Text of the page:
The U.K. and Ireland’s Breakthrough Hip Hop Journey


The once radiating metropolis filled with the luminescent textures from the brightness of the city lights and bustling aura of the people conveys throughout the nocturnal void of the night. From the enclave of merchant processions and nightly shamanic gatherings to the breaking exposure of light, the life of the citizenry of a typical western and northern European city never ceases to dazzle the surrounding specters. In the break of daylight, the sky is covered by the dull blankness of the chemical garment. Each day of the city traveler is sedated by the murky haziness of London’s gray skies or Dublin’s chilly breeze. Although on certain days, Spring breaks through the floating soliloquy and sheds life into the cities, each day is mustered by the strength of the people and the everyday lifestyles of the controlled cosmopolitans.

European culture has always been susceptible to capturing the essence of American art and managed to contort it from their own perspective. As Germany took Techno music and claimed their own eminence over the scene, the U.K. and Ireland were cultivating their own manifestation of the dominant genre of its time, Rap music. Once the genre prevailed as the hailing force over popular and commercial music, nearly every region of the U.S. and every province of the world took their own stab at the movement. After Rap music reached its highest point and still is, before and after 2010, proficient artists from around the world presented their chauvinism by becoming the plastered image of their version of the genre.

The U.K. managed to find their voice in the evolution with their manifestation of Grime music developed in the early 2000’s. Grime held the platform for danceable mixes that carried the English tongue of Reggaeton and Hip Hop. Initially, the genre was a risen platform held by the intransigent colored citizens of the U.K that felt their voice wasn’t being amplified enough like their western brothers in the U.S. Musicians of the genre managed to hold shows and record deals after being culled from the begrimed ashes of the cities and into the space of mainstream attention.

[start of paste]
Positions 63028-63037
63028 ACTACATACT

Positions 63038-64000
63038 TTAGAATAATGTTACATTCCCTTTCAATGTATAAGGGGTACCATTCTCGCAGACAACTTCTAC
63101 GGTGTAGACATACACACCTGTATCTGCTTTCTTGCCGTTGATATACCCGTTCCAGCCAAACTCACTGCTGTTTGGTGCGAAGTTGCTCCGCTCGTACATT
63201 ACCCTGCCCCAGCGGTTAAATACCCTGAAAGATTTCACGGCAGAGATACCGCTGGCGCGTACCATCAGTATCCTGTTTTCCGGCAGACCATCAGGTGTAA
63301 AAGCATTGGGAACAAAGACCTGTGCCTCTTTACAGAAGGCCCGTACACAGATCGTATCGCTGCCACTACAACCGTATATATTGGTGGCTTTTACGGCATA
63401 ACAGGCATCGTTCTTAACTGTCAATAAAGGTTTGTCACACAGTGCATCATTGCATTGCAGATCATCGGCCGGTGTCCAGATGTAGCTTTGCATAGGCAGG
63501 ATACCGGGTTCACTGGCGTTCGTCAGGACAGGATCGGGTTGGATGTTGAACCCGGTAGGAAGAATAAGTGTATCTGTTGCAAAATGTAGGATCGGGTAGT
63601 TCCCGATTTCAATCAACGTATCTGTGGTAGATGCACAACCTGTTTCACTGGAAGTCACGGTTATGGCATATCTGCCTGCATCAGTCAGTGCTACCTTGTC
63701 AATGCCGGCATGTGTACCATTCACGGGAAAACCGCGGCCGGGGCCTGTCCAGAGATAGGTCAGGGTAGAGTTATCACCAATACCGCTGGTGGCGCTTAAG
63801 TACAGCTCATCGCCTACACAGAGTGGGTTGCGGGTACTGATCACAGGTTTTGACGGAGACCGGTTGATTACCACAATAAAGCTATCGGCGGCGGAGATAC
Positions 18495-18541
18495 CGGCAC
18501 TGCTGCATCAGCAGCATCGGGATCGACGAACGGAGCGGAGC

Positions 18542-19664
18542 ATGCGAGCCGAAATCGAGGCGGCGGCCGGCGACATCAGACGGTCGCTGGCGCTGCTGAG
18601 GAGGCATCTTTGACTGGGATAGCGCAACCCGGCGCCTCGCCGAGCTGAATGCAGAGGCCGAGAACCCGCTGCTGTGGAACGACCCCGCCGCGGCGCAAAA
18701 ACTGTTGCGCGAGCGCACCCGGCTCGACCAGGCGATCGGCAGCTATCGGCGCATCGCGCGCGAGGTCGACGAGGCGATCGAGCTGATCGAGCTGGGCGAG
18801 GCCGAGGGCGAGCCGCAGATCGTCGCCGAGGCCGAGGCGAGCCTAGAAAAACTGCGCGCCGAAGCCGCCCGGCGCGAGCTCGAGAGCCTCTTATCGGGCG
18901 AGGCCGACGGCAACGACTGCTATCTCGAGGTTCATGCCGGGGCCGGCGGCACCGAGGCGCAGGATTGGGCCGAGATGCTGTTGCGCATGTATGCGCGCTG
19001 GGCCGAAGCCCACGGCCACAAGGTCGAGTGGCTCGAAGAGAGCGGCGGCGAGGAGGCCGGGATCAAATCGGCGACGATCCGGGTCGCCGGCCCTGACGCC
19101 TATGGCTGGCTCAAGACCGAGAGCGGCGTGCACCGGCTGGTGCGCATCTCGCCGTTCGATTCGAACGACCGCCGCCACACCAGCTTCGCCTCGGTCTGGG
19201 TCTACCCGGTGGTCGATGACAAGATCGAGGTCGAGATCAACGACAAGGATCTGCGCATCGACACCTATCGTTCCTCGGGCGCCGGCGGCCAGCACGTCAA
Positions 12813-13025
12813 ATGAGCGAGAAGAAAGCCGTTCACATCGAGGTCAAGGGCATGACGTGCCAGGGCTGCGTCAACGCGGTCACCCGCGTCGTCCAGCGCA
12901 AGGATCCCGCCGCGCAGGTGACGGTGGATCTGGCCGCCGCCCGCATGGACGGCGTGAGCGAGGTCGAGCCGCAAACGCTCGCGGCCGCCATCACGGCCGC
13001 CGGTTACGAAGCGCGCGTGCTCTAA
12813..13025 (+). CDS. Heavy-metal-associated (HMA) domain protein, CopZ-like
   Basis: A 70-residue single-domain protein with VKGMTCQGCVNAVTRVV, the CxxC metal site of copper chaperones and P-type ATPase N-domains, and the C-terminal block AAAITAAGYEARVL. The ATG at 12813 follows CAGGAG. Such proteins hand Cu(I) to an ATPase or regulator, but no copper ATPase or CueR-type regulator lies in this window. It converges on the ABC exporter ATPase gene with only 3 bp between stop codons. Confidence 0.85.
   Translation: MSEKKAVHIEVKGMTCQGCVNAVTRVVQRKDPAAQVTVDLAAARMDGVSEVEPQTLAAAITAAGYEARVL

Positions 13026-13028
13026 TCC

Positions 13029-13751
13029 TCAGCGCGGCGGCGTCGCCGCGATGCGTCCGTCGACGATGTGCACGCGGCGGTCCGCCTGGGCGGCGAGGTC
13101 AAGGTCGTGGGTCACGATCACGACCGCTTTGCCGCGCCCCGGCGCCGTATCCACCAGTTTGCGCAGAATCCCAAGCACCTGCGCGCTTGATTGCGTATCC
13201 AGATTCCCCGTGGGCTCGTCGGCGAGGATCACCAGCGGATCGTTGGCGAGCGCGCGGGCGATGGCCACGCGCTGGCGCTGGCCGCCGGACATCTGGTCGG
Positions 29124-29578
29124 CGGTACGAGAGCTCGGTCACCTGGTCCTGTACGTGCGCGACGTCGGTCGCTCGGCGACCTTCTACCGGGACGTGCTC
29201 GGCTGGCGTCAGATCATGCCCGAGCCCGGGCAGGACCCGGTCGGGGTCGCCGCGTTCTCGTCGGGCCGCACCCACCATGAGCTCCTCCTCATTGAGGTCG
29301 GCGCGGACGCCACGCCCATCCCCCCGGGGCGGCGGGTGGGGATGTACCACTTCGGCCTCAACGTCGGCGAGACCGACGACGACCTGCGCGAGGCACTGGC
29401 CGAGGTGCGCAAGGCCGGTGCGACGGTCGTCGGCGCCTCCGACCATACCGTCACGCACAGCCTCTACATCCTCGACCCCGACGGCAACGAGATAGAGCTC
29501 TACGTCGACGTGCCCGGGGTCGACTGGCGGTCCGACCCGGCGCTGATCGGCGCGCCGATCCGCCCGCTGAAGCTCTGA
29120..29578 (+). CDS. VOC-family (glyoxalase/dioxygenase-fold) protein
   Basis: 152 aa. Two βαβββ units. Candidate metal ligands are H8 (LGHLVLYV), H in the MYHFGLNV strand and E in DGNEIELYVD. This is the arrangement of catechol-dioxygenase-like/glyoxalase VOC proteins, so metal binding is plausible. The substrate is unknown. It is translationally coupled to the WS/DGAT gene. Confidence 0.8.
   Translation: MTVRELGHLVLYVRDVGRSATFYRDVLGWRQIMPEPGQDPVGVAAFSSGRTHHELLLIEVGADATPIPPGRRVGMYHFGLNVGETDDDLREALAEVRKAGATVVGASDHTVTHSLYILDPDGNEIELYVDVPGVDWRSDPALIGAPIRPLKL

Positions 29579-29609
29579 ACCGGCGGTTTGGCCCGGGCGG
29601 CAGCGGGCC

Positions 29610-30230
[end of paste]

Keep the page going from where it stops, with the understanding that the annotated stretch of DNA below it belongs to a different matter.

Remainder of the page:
The modern reigning figure for this movement is London Grime Rapper, Skepta. His brazen attitude held the attention of music marketing agencies and audiences from the western world. With his music, the sounds are all too familiar by the youthful ear with its brash snare peddling and boisterous baselines but added a hint of the wallowing London aura, accentuated by his strong English accent. This was miraculous progress that led London to become one of the essential abodes for aspiring musicians to keep up with the times. As Grime music traveled through the commercial landscape, another coterie of young creatives marked their territory in western sound. After 2013’s success of 6 Feet Beneath The Moon by adolescent talent King Krule, much of his genetic skills merged with his modicum of urban artists to create a sound that resonated with London’s seasonal gloom. 2014 and beyond introduced the works from these artists by the names of Edgar the Beatmaker, Jamie Isaac, Maxwell Owin, Rago Foot, and MC Pinty.